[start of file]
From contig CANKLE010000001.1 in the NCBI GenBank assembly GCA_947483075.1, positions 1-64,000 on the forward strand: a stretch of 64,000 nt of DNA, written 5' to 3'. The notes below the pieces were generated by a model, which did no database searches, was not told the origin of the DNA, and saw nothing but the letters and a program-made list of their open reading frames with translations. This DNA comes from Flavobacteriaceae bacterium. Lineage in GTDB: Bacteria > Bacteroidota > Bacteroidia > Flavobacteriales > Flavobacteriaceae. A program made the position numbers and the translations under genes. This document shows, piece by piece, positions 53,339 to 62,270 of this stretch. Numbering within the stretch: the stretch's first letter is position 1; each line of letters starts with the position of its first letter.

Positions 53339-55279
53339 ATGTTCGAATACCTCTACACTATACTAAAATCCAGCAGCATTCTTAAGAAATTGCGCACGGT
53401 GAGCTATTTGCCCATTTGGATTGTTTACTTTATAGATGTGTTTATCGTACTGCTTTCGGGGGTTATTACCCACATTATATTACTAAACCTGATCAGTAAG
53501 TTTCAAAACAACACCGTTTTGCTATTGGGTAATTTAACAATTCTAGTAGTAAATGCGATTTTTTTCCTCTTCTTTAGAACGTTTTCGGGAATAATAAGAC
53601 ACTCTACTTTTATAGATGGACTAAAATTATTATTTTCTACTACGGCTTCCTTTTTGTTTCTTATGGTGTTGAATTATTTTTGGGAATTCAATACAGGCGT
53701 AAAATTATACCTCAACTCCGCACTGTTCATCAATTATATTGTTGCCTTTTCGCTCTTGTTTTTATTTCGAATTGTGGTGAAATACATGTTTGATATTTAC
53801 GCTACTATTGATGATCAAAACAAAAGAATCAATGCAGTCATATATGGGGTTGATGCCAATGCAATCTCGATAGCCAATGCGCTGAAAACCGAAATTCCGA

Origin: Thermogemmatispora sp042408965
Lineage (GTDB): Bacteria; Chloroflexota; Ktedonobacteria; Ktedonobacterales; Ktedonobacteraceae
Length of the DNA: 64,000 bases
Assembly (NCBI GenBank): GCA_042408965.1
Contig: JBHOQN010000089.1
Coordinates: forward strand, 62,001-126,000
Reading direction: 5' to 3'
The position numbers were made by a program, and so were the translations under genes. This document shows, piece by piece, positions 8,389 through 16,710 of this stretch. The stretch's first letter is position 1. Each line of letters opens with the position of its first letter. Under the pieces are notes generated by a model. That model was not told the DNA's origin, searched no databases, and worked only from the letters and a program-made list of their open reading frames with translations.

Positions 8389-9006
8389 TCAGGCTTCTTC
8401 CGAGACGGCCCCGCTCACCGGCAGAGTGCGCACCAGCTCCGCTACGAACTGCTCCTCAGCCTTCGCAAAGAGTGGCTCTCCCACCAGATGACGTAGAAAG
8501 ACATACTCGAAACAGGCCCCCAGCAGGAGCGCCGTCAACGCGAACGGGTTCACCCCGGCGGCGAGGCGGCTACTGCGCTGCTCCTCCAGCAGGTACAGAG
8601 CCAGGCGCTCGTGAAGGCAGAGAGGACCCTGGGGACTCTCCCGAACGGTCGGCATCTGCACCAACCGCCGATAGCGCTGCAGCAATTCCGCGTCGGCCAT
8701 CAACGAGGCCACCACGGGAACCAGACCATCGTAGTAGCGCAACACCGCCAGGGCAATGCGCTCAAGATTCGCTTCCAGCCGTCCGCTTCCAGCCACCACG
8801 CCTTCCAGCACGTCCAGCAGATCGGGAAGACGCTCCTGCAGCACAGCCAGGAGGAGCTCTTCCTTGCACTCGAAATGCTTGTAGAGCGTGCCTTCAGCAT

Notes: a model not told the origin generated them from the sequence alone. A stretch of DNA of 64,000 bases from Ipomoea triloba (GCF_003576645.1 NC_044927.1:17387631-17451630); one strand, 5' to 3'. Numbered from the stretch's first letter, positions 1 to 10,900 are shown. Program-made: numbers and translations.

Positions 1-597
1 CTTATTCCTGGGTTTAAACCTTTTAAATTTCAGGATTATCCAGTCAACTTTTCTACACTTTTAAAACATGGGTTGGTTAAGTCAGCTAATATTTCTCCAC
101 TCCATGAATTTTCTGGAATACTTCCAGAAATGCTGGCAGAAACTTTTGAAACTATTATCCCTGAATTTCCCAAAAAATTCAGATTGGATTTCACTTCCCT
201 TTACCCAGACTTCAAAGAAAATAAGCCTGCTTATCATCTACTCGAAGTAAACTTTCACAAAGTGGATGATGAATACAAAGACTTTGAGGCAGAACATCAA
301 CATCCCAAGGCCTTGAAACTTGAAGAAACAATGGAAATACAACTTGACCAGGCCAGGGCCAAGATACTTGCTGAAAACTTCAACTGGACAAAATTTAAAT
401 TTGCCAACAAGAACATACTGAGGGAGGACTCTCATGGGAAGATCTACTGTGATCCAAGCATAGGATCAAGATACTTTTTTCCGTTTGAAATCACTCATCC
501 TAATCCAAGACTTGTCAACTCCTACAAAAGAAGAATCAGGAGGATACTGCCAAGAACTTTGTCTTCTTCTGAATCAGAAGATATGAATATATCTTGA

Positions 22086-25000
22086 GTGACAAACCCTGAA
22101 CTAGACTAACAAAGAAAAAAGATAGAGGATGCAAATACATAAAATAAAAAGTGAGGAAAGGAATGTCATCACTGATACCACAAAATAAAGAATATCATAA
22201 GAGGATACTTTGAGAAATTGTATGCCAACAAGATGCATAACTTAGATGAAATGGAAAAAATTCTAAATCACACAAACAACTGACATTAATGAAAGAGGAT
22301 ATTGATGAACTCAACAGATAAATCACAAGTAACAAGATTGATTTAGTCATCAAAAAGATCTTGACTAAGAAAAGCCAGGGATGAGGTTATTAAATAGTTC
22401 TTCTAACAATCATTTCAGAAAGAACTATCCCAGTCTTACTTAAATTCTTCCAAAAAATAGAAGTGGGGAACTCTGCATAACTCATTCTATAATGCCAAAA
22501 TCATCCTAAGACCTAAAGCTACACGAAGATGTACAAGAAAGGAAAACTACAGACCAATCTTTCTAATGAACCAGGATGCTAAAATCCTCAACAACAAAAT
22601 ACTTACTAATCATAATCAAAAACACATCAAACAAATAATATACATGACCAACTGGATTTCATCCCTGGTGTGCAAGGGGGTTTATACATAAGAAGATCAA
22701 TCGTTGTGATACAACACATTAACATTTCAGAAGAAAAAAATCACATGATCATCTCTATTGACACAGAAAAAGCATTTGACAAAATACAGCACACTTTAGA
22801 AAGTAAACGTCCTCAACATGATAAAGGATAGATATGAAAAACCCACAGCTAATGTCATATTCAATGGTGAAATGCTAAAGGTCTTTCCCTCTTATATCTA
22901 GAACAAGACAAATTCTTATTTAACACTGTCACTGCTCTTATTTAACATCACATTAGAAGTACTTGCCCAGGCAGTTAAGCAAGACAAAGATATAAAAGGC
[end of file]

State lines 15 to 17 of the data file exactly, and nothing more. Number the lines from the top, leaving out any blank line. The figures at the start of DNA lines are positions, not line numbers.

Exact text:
Reading direction: 5' to 3'
The position numbers were made by a program, and so were the translations under genes. This document shows, piece by piece, positions 8,389 through 16,710 of this stretch. The stretch's first letter is position 1. Each line of letters opens with the position of its first letter. Under the pieces are notes generated by a model. That model was not told the DNA's origin, searched no databases, and worked only from the letters and a program-made list of their open reading frames with translations.

Positions 8389-9006